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Naira sinks to all-time low of 334.50/$1

Nigeria naira weakened to an all-time low of 334.50 against the dollar on the interbank market on Wednesday, a day after the central bank hiked interest rates to try to lure foreign investors back into local assets, traders said.

According to Reuters, the  naira fell 5.8 per cent on Wednesday from its opening rate, and $10 million was traded at the new record low.

Traders said investors were pushing the currency lower to test the limit of how far it can fall, given a spread of almost 12 per cent between the official and black market naira rates.

Although the local currency at the spot market berthed at N330.12 at the official closure of the interbank market, some traders speculated that there was extended trade which saw the naira closing at N334 to the dollar.

According to dealers, $10 million was traded at the new record low, even as investors were pushing the currency lower to test the limit of how far it can fall, given a spread of almost 12 percent between the official and black market naira rates.

The Nigerian currency opened at N377 and closed at N378 against the dollar by Wednesday afternoon, a rate it had maintained for two days running.

The naira weakened further against the Pound Sterling but retained its rate with the Euro as it exchanged for N492 and N413, from N490 and N413 it posted on Tuesday.

At the Bureau De Change (BDC) segment of the market, the naira closed at N375, N490 and N405 against the dollar, Pound Sterling and the Euro, respectively.

Dealers said the naira’s performance against the dollar followed reports of pressure in foreign exchange supply, mainly at the interbank market segment, just as the  local unit failed to lure in local investors, or foreign players as trade dried up a day after interest rate hike from the central bank.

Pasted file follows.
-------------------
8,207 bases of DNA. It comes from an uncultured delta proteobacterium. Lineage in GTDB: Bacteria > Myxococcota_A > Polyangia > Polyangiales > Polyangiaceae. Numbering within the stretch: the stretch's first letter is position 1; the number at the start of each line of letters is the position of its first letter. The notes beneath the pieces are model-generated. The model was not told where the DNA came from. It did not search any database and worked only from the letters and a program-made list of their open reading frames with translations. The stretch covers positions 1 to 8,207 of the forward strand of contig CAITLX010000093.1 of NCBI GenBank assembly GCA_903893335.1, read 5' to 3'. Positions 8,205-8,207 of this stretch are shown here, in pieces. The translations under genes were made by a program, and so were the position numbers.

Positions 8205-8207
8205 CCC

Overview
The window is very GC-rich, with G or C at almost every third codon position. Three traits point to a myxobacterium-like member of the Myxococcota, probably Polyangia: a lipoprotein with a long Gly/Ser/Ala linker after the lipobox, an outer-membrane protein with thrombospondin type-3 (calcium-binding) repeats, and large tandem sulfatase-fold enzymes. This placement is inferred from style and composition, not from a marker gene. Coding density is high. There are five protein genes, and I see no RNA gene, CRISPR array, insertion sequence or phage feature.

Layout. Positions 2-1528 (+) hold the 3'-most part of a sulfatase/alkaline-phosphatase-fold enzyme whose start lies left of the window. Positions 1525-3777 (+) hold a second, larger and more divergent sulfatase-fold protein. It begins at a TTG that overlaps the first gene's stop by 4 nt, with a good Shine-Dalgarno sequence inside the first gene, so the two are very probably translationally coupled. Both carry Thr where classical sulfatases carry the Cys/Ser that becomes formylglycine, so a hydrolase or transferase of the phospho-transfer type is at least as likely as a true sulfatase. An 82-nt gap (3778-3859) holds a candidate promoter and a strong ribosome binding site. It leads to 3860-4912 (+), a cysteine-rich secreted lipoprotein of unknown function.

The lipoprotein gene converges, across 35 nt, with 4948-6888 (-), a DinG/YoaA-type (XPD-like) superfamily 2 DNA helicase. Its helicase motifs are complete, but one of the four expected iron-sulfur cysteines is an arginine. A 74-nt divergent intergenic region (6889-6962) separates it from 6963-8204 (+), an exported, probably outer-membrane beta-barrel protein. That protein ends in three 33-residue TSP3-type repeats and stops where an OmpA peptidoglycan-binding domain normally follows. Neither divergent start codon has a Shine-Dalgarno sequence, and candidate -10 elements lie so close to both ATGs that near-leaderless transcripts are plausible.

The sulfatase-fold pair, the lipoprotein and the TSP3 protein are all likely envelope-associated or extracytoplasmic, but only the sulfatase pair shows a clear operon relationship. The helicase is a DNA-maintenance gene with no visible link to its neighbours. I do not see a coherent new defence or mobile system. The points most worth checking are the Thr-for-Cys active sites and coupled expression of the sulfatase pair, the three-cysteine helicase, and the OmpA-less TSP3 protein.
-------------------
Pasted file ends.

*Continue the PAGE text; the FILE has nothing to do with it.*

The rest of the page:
Traders said there was slight stability in the exchange rate of  Naira to Euro as the local unit recorded little or no changes to Monday’s close of N340.504 to the Euro, and N406.875 to the British Pounds same.

Meanwhile, the Central Bank of Nigeria (CBN) has mandated all Deposit Money Banks to make proper provisioning on foreign currency-denominated loans to reflect the new foreign exchange movement within one week.

Similarly, in a letter to all banks signed by Tokunbo Martins, Director of Banking Supervision, CBN, the apex banking regulator noted that one of the effects of the Guidelines which liberalised  the  foreign  exchange market, is the increase in balances on foreign currency denominated loans and advances in the books of banks, especially  facilities that had been fully  provided for under the previous exchange rate regime, but were yet to be written off, per CBN’s extant regulation under  Section 3.21(a) of the Prudential Guidelines for Deposit Money Banks in Nigeria of July 1, 2010.

In continuation of the efforts to enhance efficiency, facilitate liquidity and transparency in the foreign exchange market, issued the Revised Guidelines for the Operations of the Nigerian Interbank Foreign Exchange Market on June 15, 2016.

Consequently, the CBN noted that “to ensure adequate and proper provisioning, banks are by this circular, required to ensure that the unprovisioned portion on all such facilities are fully provided for immediately in the income statements and evidence of the additional provisions  forwarded to the Director of Banking Supervision within one week of the date of this circular.

“Additionally, all foreign currency -denominated loans should be reviewed and adequate provisioning made on all delinquent ones in line with the Prudential Guidelines for Deposit Money Banks in Nigeria of July 1, 2010. Please be guided accordingly,” the circular read in part.